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09th Sep 2018

#MakeAFuss: ‘There’s a reason why I’m sitting here,’ says 27-year-old fintech boss

Fed up with traditional management structures, Emma Walker set about breaking the mould.

Anna O'Rourke

#MakeAFuss: 'There’s a reason why I’m sitting here,' says 27-year-old fintech boss

Do you understand what the blockchain industry is?

Us neither, but you don’t have to to be impressed by Emma Walker’s career.

The 27-year-old is managing director of Wachsman, a professional services company for the blockchain industry.

You might think her age would be the most striking thing about her but in fact it’s her approach to work that we could all learn a thing or two from.

Emma’s career in fintech (or the financial technology industry) began in New York City. A Trinity grad, she had been working in public relations in Dublin when her boyfriend was offered the opportunity to go to New York for work.

She took off with and got stuck into finding a job in her new home.

“People think you go and live in this big huge cosmopolitan cities and your life is amazing and you go to all these parties and you read Jayne Eyre in Central Park but that’s not what it’s like,” she tells us.

“You go there and you work really hard, you fight to find a role that suits you and it’s hugely competitive.”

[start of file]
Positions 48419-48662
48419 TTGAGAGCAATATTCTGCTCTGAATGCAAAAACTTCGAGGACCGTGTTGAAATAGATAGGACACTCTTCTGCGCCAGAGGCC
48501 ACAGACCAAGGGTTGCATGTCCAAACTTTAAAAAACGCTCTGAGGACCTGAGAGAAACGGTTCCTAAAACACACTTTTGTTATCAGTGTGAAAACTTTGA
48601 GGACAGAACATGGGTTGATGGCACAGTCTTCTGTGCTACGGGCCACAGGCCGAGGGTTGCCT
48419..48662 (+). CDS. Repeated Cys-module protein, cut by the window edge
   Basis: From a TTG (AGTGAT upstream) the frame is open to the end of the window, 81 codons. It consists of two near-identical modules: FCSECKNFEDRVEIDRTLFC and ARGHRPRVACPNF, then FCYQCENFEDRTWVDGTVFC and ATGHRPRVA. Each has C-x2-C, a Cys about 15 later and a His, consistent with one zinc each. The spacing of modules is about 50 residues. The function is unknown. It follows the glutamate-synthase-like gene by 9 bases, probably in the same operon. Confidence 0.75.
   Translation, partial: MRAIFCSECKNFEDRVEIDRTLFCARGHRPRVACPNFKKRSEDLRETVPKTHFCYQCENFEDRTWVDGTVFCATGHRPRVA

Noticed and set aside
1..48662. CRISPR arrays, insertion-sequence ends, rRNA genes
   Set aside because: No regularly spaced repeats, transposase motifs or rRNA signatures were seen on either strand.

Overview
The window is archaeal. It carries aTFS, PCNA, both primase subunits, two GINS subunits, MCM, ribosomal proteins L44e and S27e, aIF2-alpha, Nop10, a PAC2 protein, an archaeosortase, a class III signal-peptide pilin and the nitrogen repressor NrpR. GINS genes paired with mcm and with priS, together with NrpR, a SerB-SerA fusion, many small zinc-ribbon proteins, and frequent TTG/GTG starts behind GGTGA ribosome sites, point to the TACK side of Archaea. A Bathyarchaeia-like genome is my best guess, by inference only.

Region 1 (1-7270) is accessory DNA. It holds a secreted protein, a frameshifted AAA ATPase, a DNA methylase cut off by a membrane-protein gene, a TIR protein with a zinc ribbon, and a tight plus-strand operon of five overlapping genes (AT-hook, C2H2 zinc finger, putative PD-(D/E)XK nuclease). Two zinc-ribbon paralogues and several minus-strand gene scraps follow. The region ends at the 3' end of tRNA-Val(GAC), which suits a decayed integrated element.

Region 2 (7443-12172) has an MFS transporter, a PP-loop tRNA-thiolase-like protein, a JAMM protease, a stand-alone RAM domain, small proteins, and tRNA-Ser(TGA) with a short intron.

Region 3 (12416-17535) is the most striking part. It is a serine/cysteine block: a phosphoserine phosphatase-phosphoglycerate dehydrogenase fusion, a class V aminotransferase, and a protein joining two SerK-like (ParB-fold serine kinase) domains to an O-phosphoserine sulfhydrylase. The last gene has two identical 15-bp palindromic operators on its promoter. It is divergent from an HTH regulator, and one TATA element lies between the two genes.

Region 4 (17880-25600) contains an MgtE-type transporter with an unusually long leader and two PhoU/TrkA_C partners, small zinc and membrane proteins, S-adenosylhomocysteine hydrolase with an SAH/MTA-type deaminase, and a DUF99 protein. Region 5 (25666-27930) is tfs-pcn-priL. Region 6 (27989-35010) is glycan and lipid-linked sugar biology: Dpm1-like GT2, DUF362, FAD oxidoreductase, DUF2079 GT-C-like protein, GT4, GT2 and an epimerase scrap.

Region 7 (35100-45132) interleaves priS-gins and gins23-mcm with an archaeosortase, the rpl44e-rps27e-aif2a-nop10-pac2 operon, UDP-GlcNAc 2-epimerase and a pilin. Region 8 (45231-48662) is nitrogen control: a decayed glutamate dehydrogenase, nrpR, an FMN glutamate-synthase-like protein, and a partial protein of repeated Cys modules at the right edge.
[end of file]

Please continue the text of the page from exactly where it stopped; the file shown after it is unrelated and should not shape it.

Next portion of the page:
“I could do above my level and it wouldn’t be questioned.”

She found it tricky to land a job and admits that she even contemplated going home before meeting with entrepreneur David Wachsman.

At this stage, his eponymous PR company for the fintech sector was just a few months old.

Realising how much responsibility she’d get to take on within the start-up, Emma convinced David to make her his second employee.

#MakeAFuss: 'There’s a reason why I’m sitting here,' says 27-year-old fintech boss

“I could impact on the business, I could be a part of recruitment, I could drive the culture, I could do above my level and it wouldn’t be questioned,” she says.

Luckily, the pair made a good team but nine months later, the reality of being thousands of miles away from her family and friends began to hit home for Emma and she decided to come home.

Unwilling to see her working for someone else, David asked her to take the business to Dublin and open a European office.

By this stage, “we had 30 or 35 clients, ten people working with us and I’d been part of the nine months of growth.

“I was truly rewarded based on merit and not on tenure, which is so common.”

Jump forward to September 2018 and Emma is over team of 33 in Ireland while the company has grown to 112 staff globally.

She says can’t quite believe where she’s ended up.

“If you said (at the beginning ) that I would be sitting here at my desk talking to you I would 100 per cent say no. It’s been incredible.”

“Sometimes being a woman has not put me in the easiest of positions.”

It was at this point that I asked Emma to break down for me what her company does.

I learned that blockchain is the technology that supports cryptocurrencies – think Bitcoin and the like.

Wachsman offers services from event management to consulting for such cryptocurrency companies.

The worlds of finance and tech can look like a boys’ club from the outside, especially at management level, but is that a fair assessment?

Yes and no, according to Emma.

“From my side, I’ve definitely come across instances where being a woman has not put me in the easiest of positions when it comes to succeeding and moving forward,” she says.